Wednesday, July 8, 2009

Oh, you want some socks? - The Rough Guide to Sholem Aleichem

Lamed Shapiro was probably a pretty darkly hued fellow to begin with, but he was also rejecting some of what he saw as the sentimentality or lack of seriousness of older writers like Sholem Aleichem.

For example, the odd little volume of Sholem Aleichem published in 1948 as Inside Kasrilevke, which contains two longish stories, "The Poor and the Rich" and "A Guide to Kasrilevke."* Both are comic tales of life in Sholem Aleichem's fictional representative shtetl. They're comic, light-hearted, but with, just barely, touches of seriousness.

The "Guide to Kasrilevke" is mostly shtick. Each chapter has a travel guide title ("Hotels," "Restaurants," "Theater," "Bandits"), but it's really the story of Sholem Aleichem's own visit to Kasrilevke, the town where nothing functions. He just works through some good comic pieces - the tram that won't move; the restaurant that says you can have anything you want, but then doesn't seem to have any specific dish; the thieves who are disgusted by their victim's poverty. The scene that made me laugh the most was where the author, having barely set foot in his hotel room, is assailed by a string of sock vendors:

"Another individual stepped in; this one had a cap on.

'Buy my socks, mister, good and cheap!'

'I don't need any socks,' I told him. 'Thank you.'

'What do you mean, you don't need any?' he protested. 'Didn't you just buy half a dozen socks from the other fellow?'"

That's what we call logic. After a few more sock sellers:

"'Who's 'me'?' I asked. I was afraid to open the door for fear someone might be offering me more socks.

'Dovid,' came the reply.

'Dovid who?'

'Dovid Shpan.'

'Who's Dovid Shpan?'

'Dovid Shpan the agent.'

'What have you got?' I asked. 'Maybe more socks?'

'Oh, you want some socks?' he replied. 'Just wait a minute. I'll run out to the stores and bring you some!'"

Simple Chico Marx stuff, I guess, but I liked it. The other story is a little different - a delegation of Kasrilevke elders travel to the big city to raise money to fix up their burned out town - but the shtick isn't that different. A good running gag, for example: the dignified rabbi always replies to questions with a parable, a very wise and beautiful one, which the narrator always somehow avoids relating: "But since I am telling you a story, I'd rather not interrupt it with another one."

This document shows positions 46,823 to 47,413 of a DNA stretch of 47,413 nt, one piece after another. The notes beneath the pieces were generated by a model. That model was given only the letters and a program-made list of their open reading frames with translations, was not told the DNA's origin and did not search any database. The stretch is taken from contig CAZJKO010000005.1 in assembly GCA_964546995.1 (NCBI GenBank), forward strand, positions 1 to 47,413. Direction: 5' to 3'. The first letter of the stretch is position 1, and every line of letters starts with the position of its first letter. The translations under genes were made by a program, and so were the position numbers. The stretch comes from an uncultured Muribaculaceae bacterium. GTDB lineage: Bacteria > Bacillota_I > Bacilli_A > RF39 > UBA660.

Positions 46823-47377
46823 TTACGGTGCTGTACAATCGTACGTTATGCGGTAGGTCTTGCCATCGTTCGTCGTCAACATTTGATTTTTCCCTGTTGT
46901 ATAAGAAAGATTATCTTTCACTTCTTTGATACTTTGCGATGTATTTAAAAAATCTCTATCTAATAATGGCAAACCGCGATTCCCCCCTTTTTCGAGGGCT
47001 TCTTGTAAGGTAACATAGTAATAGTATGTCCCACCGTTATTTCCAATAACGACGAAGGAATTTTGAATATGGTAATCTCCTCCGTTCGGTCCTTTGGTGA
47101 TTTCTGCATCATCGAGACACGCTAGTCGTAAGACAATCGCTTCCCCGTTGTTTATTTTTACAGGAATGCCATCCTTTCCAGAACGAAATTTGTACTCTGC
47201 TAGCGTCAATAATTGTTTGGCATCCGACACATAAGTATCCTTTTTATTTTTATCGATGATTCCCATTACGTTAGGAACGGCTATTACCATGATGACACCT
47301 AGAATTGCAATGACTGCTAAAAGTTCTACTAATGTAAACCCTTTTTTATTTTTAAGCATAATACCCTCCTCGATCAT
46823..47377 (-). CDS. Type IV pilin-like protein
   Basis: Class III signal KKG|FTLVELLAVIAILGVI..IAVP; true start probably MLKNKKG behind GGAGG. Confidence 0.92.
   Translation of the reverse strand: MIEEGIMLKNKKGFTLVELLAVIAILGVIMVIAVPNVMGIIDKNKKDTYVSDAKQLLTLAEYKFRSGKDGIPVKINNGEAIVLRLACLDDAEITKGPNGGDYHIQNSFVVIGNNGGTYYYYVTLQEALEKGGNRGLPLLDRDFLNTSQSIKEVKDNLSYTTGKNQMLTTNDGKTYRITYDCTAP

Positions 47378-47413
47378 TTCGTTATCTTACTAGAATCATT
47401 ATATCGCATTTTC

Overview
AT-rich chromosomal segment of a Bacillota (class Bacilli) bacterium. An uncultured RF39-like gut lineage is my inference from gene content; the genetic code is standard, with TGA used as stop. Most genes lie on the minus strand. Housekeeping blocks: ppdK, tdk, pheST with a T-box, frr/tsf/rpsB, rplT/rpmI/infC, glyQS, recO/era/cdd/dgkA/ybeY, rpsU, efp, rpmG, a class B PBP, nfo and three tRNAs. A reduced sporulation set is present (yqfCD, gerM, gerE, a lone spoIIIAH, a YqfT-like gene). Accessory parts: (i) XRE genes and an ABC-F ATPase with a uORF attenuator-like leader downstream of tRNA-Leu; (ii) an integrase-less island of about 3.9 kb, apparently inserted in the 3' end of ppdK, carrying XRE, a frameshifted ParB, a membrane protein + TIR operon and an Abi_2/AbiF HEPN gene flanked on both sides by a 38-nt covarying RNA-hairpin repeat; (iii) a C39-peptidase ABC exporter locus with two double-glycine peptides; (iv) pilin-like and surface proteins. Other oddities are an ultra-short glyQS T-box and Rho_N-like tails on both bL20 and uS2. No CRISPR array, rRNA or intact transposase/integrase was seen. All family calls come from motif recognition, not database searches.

Minor Sholem Aleichem, I suppose. But after the horrors of Lamed Shapiro, a great relief.

* First published when? She don't say. "This book contains the stories Dos Naye Kasrilevke, Kasrilevke Nisrofim, Kasrilevke Moshav Z'kenim, translated from the Yiddish by Isidore Goldstick." That's it. I know; looks like three stories, not two. The third is attached to the second as an epilogue. Both stories mention airplanes, so publication must be after 1908. From their tiny chapters, I would guess that both were originally serialized in Yiddish newspapers.


  1. You know, I am dying to know. What got you interested in Yiddish literature anyway?

  2. Well, as Terence wrote, I am human, and all things human interest me.

    Ha ha ha! That was plenty pretentious. And, in fact, my mind is not quite so expansive as, say. Montaigne's, so it's not even true. Most things, maybe.

    But, really, the Yiddish project, which wraps up soon, is a product of genuine curiosity about literature. Isaac Bashevis Singer got my attention long ago; brief encounters with Sholem Aleichem gave me a glimpse of earlier Yiddish literature; a review, by Stephen Greenblatt, of Jacob Gordin's The Jewish King Lear, somehow led me to think in terms of a reading project.